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Brain Scans Used to Monitor Effect of Cancer Drug


Al Musella's Comments: (This is his personal views and are not necessarily the views of the Musella Foundation!)



Website: http://www.reuters.co.uk/newsArticle.jhtml?type=healthNews&storyID=4377031§ion=news

Posted on: 02/17/2004

Brain Scans Used to Monitor Effect of Cancer Drug

Tue 17 February, 2004 19:25
By Patricia Reaney
LONDON (Reuters) - British scientists said Tuesday they have used a brain-imaging technique to monitor the effectiveness of a drug on tumors.

Instead of studying the size of the brain tumor over time, the researchers used nuclear magnetic resonance imaging to monitor molecular changes in cancer cells to predict at an early stage whether the drug was working.

"The technique has been around for a while but it has not been used in this context for looking at the metabolism in cancer cells," Professor Martin Leach, of the charity Cancer Research UK, said in an interview.

"The conventional scan is an image and you can see the extent of a tumor. What this (new application) does is look at the cells and asks how they are working. It gives information on chemicals in the cells rather than just the distribution of tissue," he added

The scientists identified changes caused by the chemotherapy drug temozolomide on patients with low-grade glioma brain tumors -- one of the most difficult types of cancer to treat.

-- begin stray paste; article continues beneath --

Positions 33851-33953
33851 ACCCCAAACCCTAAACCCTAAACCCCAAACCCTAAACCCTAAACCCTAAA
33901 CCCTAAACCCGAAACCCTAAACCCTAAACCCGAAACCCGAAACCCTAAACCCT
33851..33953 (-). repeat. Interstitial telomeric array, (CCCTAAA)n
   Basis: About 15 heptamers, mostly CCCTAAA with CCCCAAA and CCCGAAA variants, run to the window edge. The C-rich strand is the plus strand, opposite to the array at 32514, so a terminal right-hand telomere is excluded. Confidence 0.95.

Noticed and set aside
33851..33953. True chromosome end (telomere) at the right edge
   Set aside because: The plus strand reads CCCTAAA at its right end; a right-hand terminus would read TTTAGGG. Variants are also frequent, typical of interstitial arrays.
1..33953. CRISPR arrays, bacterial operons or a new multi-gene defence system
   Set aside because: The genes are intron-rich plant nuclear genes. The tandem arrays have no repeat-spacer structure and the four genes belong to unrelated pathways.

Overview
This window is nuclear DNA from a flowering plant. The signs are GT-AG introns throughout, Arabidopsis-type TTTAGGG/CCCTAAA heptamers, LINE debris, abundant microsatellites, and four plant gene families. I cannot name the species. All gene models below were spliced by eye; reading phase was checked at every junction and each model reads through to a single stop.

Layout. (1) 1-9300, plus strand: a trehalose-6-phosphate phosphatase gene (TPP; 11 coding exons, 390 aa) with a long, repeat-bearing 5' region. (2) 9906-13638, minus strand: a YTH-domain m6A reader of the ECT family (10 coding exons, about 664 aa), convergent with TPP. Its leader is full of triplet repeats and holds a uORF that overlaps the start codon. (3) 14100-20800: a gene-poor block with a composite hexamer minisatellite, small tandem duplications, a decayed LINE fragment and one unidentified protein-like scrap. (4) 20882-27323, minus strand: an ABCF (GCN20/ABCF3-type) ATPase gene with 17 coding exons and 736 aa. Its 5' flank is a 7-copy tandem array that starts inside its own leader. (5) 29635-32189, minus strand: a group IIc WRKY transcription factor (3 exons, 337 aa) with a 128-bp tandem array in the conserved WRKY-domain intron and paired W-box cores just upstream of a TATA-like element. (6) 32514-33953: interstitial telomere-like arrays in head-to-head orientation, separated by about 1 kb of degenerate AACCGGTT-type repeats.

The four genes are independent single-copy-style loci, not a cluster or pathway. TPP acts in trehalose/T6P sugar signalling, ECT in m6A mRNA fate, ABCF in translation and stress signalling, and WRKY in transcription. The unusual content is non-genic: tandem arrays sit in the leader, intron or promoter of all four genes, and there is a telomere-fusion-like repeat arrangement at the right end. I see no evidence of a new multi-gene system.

A low-grade glioma tends to be slow-growing but it can quickly change into a much more aggressive and deadly tumor.

In research reported in The British Journal of Cancer, they measured levels of a molecule called choline, which indicates that cells are dividing and that the tumor is growing. They also measured the size of the tumor with magnetic resonance imaging scans in 13 patients.

The amount of choline gave an early indication whether the drug was halting cell division and the growth of the tumor.

Leach said the results show that using nuclear magnetic resonance could give doctors an early indication of whether temozolomide is working or if a patient could benefit more by switching to another drug.

Gliomas, one of the most common types of brain tumors, can cause headaches, seizures, behavior changes and dizziness. Treatments include surgery and chemotherapy depending on the size and the location of the tumor.

Leach and his colleagues believe studying the behavior of cancer cells with nuclear magnetic resonance could be useful for doctors in identifying different types of gliomas and how various drugs affect them.

"They could then predict which tumor types are likely to respond to treatments before giving them to patients," Leach added.




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